Remember, thirty-six men of the Israelites had lost their lives at Ai. Those men might not have even known Achan. They may have been from a totally different tribe. But their lives were affected. The whole nation was affected. And so Joshua said, "You have brought trouble on us and now the Lord is bringing trouble on you."

And all Israel stoned him with stones. They burned them with fire and stoned them with stones. And they raised over him a great heap of stones that remains to this day. Then the LORD turned from his burning anger (vv. 25–26).

That’s a tragic story. You think Achan even envisioned for a moment how this would all end up? In the flesh of that battle just seeing those things, coveting them, taking them, and hiding them in his tent. Do you think he ever dreamed it would end up this way?

How many women do I get emails from day after day whose lives are in shambles, trouble in them, trouble in their household, because of someone’s sin—their own or someone else’s—that has just wrought havoc in their lives.

They thought, When I was tempted, when I was drawn to that man at work, when I got into that email exchange, when I got on to that website, I never dreamed it would end up here. That's what sin does.

So James 1:14–15 says,

Each person is tempted when he is lured and enticed by his own desire. Then desire when it has conceived gives birth to sin, and sin when it is fully grown brings forth death.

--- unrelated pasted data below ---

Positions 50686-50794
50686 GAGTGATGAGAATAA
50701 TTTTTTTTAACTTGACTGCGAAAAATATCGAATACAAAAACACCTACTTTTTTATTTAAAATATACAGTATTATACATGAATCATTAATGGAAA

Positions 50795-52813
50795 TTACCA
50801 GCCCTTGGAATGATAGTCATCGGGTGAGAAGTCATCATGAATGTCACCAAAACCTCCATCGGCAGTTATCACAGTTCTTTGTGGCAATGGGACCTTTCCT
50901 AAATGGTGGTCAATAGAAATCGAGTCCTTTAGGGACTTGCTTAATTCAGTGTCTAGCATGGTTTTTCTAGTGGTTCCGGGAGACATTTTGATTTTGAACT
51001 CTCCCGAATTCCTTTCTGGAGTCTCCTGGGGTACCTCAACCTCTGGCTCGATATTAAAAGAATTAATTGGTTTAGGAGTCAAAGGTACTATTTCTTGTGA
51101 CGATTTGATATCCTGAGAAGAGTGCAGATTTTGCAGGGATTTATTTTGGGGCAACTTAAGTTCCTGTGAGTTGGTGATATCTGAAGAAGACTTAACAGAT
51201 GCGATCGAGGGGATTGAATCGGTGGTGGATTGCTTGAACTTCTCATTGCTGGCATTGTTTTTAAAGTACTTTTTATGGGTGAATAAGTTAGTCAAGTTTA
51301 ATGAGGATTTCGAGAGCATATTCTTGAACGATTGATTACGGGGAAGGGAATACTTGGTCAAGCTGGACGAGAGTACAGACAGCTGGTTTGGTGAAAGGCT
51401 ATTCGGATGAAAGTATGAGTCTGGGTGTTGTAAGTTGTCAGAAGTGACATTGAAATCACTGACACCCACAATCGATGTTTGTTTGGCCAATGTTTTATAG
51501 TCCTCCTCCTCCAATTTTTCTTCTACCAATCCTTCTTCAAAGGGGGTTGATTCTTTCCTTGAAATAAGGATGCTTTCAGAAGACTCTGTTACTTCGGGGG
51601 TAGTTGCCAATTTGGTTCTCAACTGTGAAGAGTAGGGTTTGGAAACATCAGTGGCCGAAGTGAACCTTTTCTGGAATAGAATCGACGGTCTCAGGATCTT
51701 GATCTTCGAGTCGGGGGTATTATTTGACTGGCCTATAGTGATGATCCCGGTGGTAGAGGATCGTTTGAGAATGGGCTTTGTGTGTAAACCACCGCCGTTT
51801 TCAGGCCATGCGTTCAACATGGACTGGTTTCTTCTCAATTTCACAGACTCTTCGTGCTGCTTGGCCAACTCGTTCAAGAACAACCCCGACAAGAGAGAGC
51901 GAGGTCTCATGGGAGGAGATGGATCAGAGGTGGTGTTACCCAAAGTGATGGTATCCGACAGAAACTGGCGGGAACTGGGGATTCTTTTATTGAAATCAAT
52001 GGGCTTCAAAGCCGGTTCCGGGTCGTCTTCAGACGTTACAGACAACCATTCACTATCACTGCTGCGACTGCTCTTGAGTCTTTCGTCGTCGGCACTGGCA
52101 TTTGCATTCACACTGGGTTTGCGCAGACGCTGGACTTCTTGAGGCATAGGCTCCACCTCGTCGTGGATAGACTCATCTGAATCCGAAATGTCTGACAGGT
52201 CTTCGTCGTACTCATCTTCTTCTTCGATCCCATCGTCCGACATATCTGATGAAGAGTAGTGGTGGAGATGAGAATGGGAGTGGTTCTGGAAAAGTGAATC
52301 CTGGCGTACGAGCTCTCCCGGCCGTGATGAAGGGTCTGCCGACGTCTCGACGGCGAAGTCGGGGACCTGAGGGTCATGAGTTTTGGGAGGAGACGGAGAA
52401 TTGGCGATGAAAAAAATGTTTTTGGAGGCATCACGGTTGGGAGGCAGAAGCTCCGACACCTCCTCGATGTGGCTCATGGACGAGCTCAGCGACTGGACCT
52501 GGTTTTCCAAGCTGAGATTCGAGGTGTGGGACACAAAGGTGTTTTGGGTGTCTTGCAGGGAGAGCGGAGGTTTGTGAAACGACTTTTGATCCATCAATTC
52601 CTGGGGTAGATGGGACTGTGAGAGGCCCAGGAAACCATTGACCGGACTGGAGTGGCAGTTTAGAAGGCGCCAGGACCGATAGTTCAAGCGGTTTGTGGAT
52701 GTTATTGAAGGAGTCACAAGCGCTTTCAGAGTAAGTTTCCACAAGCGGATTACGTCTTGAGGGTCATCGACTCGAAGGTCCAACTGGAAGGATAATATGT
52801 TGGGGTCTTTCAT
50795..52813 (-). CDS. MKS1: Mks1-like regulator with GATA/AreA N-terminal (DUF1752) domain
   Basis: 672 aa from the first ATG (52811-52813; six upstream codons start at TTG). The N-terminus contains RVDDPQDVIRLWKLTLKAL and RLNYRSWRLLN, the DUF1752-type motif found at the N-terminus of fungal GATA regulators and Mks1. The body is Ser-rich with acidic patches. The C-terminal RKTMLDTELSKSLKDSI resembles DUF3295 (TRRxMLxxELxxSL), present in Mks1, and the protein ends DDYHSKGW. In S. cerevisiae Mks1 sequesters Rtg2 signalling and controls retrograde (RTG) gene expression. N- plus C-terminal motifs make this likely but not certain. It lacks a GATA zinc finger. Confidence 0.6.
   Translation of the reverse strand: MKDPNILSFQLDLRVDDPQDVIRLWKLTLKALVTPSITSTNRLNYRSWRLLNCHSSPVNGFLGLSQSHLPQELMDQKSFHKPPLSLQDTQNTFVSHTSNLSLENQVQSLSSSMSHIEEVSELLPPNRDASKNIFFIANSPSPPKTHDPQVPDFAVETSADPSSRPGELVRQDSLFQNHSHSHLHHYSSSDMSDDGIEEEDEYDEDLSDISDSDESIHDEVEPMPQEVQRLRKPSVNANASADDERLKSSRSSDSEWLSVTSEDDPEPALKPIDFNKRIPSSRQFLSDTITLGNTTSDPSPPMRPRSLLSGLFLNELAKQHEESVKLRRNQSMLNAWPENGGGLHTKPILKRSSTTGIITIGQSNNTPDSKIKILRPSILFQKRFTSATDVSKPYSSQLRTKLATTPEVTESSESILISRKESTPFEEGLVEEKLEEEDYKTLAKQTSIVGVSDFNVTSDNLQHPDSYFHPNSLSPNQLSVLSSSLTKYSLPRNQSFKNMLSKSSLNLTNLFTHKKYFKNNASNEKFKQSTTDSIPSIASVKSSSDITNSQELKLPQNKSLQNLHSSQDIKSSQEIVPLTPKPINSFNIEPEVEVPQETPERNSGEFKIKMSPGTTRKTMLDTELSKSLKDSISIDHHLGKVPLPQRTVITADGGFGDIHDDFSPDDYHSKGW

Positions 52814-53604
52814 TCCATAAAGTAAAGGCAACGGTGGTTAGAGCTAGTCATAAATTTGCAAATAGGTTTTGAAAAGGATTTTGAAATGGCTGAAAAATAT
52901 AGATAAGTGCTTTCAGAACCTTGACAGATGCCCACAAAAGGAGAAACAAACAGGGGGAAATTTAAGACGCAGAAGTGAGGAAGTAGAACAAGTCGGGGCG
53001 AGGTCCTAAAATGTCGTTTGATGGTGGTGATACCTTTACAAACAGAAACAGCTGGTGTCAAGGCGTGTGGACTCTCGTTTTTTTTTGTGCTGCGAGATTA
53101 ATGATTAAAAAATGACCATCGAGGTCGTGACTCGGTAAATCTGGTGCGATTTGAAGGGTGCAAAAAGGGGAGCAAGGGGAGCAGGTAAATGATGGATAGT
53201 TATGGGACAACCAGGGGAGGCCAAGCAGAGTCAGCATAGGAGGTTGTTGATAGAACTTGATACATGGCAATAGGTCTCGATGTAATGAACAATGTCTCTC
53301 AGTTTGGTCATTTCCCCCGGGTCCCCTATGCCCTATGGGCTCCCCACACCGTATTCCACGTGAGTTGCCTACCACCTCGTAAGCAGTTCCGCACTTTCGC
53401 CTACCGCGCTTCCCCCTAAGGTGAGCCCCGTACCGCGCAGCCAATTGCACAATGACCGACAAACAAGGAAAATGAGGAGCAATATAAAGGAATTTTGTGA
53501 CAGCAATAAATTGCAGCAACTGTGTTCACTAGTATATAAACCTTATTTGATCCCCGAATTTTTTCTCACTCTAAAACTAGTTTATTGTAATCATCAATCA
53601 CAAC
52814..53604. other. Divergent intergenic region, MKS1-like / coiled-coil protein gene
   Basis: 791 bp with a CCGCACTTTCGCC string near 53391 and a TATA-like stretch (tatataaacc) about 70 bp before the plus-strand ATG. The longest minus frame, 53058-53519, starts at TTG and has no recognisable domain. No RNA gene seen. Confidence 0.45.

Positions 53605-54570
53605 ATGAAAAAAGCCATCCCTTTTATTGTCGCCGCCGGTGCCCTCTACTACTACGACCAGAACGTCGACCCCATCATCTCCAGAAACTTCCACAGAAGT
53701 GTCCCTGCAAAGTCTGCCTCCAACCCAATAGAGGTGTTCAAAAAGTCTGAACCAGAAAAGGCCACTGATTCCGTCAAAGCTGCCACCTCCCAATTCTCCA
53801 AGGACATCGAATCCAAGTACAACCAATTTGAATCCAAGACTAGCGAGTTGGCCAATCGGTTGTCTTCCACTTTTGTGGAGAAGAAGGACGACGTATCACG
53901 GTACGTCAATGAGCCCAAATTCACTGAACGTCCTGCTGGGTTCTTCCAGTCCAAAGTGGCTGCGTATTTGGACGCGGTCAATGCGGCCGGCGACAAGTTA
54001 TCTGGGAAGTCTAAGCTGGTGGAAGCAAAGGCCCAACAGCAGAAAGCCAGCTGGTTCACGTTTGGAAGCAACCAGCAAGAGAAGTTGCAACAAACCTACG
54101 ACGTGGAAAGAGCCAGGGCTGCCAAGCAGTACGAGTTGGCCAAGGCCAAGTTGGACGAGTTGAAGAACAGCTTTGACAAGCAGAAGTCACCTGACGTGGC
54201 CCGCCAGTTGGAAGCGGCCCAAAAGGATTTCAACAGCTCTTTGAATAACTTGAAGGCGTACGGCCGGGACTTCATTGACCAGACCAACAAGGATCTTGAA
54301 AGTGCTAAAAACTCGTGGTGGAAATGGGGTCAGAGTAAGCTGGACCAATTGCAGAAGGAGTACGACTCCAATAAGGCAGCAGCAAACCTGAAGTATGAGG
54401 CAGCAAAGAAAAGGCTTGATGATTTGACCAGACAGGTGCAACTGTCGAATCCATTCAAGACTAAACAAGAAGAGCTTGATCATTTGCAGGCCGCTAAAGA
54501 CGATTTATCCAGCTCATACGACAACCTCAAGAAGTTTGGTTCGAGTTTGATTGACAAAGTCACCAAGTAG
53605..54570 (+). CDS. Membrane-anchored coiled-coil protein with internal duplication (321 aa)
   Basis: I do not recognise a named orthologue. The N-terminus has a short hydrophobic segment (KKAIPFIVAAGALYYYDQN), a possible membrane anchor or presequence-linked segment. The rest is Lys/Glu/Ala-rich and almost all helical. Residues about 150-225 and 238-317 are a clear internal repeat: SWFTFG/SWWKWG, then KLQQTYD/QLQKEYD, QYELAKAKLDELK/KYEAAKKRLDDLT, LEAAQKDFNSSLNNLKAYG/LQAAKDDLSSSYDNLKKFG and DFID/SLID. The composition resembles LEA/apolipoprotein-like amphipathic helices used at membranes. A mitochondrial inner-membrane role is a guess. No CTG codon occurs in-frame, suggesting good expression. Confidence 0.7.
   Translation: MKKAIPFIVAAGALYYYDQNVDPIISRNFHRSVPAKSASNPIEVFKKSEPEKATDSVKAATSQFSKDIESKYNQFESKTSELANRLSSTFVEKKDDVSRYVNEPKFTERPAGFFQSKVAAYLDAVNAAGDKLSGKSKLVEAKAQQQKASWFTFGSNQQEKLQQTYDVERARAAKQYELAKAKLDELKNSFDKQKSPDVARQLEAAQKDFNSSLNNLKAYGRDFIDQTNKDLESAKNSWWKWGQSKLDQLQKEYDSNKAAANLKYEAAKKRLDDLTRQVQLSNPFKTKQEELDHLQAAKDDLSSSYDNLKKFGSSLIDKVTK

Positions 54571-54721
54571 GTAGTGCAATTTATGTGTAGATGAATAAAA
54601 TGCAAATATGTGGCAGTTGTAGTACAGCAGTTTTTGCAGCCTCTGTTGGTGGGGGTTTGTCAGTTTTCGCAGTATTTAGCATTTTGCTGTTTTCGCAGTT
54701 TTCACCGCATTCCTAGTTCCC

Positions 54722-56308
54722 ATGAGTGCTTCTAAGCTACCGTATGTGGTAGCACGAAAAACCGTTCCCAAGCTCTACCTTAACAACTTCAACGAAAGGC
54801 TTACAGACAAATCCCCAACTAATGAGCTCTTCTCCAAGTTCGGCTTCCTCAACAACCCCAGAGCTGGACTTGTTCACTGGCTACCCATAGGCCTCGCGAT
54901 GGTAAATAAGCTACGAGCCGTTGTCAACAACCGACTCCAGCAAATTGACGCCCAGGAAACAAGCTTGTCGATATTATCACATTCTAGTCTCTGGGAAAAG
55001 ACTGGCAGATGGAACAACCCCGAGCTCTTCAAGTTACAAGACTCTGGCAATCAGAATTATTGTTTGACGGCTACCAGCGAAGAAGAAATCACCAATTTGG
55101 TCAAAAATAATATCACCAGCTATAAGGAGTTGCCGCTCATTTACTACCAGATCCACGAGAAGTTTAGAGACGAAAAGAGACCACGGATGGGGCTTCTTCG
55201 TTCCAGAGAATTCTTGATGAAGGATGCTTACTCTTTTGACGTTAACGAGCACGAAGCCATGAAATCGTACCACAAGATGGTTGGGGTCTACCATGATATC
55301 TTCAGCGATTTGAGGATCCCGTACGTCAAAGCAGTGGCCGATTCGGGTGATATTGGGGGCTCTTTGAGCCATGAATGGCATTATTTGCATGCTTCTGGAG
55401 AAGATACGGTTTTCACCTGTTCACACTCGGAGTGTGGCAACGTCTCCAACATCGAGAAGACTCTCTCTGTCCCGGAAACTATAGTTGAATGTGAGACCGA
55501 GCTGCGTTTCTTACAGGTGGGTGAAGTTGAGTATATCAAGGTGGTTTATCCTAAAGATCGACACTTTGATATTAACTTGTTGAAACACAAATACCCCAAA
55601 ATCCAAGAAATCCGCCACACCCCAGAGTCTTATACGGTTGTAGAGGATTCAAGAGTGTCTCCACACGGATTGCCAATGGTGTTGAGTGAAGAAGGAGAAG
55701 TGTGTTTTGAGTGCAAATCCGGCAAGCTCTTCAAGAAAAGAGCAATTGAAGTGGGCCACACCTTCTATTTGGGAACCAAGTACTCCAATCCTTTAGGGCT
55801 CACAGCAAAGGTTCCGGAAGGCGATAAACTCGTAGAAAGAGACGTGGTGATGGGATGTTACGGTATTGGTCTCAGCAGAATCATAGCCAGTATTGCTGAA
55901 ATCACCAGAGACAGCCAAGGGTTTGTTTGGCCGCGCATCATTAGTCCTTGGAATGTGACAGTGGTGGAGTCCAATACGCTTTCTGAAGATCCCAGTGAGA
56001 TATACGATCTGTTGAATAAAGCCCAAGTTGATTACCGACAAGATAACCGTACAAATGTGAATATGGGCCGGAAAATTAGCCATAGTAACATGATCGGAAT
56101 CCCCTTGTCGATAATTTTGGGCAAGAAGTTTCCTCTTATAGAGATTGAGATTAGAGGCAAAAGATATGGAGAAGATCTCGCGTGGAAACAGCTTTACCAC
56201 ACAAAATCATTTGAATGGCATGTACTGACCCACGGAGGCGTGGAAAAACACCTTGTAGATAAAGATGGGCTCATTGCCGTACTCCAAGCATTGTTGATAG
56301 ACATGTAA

“The soul that sins, it will die.” “The wages of sin is death” (Rom. 3:23). That is the end result of sin, apart from salvation that Jesus Christ brings.

It's interesting to me that Achan's life is such a contrast to Rahab. Rahab was a woman who was surrounded by all unbelievers. She was the only one who believed, and her life was spared. Achan was surrounded by God's people. He broke faith with God, and he lost his life. Who was better off? Rahab the prostitute was the one who experienced God's mercy because she put her faith in God's word.

As Joshua deals with this issue, we see him dealing decisively with the sin. There’s no excusing it, no brushing it under the carpet. I can imagine him thinking—I can imagine us thinking in a similar situation, You know, that’s none of my business. That’s between him and God. He needs to deal with that, and going on and thinking the nation could go on.